It's that sense of solitary descent that Towers captures with particular assurance and insight. His Sharky, David Adkins, registers with palpable pain every blow that circumstance delivers - he's lost his wife, his home, his last job, and even his car - just about everything but his blind, irascible brother, Richard (Gordon Joseph Weiss), whose angry brand of merriment is hardly a comfort. To be honest, the director doesn't quite capture the sodden sparks that Richard's bitter camaraderie, desparate as it may be, should send off. And he's made one obvious mistake in the casting of his drinking buddy, the hopelessly hapless Ivan. Played with the proper touch of looniness, the character brings a welcome touch of whimsy to the proceedings, but Towers has cast a "straight man" in the part - Jim Frangione, a likable but low-key journeyman who only brings Ivan partly to life (and only partly bothers with his accent, too).
This misstep is made up for by the rest of the cast, however. As the blind Richard (vision is another symbol woven subtly through the play), Gordon Joseph Weiss deploys the same crackling comic chops he displayed in last year's Moon for the Misbegotten, mixed this time with hints of a secret, rueful insight (my only caveat is that Richard should look far greasier than Weiss right now appears). Weiss was ably abetted by local stalwart Allyn Burrows, who I thought brought almost too much heft to the lightweight Nicky Giblin, the other Christmas visitor who's now bedding Sharky's wife; but I'm not sure I can really criticize an actor for bringing too much depth to a role! Especially when Mark Zeisler (at left, with Adkins) brought the same sense of solidity to Old Nick - here styling himself as "Mr. Lockhart," in a dark new suit and sleek camel hair coat. Zeisler was convincingly menacing, indeed at times ferocious, yet also drew real pathos from Lucifer's sense of his loss of God, and memorably essayed his heart-freezing vision of Hell. My only quibble with the performance was that I missed the strange sense of the alien that Ciaran Hinds brought to the role on Broadway; when Hinds gazed down at his arms and marveled at "this insect body," you got a sense that some very weird angel indeed had alighted onstage.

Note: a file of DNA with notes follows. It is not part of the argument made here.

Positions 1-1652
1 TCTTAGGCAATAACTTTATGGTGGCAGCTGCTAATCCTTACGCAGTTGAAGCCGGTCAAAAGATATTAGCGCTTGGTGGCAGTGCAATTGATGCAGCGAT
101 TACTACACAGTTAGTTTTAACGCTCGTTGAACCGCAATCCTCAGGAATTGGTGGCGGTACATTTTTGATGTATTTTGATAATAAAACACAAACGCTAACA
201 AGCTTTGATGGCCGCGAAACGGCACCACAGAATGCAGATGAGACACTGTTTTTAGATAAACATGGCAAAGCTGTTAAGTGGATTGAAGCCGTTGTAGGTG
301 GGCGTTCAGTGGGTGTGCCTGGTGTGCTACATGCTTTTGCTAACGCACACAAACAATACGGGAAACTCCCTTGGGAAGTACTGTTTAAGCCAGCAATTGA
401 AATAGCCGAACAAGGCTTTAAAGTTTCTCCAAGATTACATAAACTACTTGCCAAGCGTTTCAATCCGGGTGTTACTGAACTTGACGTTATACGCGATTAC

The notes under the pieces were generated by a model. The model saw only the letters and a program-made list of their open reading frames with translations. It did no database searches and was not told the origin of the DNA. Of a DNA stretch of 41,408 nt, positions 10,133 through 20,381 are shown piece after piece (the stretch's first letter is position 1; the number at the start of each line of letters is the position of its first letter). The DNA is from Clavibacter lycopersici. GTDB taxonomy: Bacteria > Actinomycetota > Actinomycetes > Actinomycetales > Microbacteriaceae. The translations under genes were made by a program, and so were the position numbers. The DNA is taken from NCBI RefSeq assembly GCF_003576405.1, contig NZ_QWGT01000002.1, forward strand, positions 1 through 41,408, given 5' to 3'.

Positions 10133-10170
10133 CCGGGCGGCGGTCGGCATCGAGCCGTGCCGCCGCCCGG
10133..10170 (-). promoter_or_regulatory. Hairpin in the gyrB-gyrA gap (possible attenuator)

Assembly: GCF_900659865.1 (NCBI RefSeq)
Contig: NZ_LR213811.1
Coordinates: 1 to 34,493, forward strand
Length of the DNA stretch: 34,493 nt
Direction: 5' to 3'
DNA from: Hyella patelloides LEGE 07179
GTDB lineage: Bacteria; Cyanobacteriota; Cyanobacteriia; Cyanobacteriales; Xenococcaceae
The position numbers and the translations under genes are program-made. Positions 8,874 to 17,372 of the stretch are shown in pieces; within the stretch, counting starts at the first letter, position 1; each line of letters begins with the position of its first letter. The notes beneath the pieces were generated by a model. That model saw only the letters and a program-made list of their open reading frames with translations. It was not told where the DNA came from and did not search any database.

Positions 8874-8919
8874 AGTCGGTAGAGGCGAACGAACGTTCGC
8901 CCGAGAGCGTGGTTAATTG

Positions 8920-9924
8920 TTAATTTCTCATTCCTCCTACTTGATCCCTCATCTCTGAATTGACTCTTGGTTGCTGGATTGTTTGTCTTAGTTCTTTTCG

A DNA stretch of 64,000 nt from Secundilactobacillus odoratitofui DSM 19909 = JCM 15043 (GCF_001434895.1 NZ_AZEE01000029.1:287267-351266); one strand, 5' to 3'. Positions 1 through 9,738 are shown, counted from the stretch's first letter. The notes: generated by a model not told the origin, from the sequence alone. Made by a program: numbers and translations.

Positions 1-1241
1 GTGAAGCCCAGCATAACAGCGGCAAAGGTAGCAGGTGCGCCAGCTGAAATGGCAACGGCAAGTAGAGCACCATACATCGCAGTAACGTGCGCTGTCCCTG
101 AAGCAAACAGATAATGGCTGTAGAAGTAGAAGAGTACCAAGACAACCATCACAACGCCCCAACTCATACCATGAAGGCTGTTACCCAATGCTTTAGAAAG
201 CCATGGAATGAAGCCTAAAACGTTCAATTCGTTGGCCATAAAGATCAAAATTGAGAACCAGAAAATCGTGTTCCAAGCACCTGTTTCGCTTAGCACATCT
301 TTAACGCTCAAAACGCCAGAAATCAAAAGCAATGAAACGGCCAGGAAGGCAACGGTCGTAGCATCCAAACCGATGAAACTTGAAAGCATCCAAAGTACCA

In the end what made the production special (and what makes the Merrimack so often so fine) was watching these performances click together, like so many gears, into a finely-tuned ensemble. This is one of the great joys of live theatre, and you simply don't see it much anymore, not at the deep level Towers produces; but I'd take it in a minute over a zillion booty calls or haunted houses at Harvard. By now, the Merrimack's track record is unparalleled locally - in just the last few years, they've produced A Delicate Balance, Skylight, Moon for the Misbegotten, and now The Seafarer, all of them close to masterpieces, and almost all directed by Towers, whose magic I admit is a bit mysterious, as he's certainly not the cleverest or most ingenious manager of stage business around. He simply seems to trust the quality of his material more than anybody else, and digs further than anybody else.
And anyone who has sat with an audience at Merrimack - a crowd that's usually quietly absorbed and attentive in a way you almost never see in Boston - understands immediately what the pay-off is for this kind of work. If only more of a pay-off were coming from the foundations and funds that are supposed to be supporting theatre but would rather be supporting trends and social work! Merrimack is actually doing fine financially - but only, of course, by carefully limiting the plays it does to small (or even single-person) casts. To be honest, however, Charles Towers is the local director who most deserves a wider canvas. If there's anyone local to whom we could entrust the classics, much less large-scale new works like The Coast of Utopia, it would be him. But will the powers-that-be ever wake up and realize that?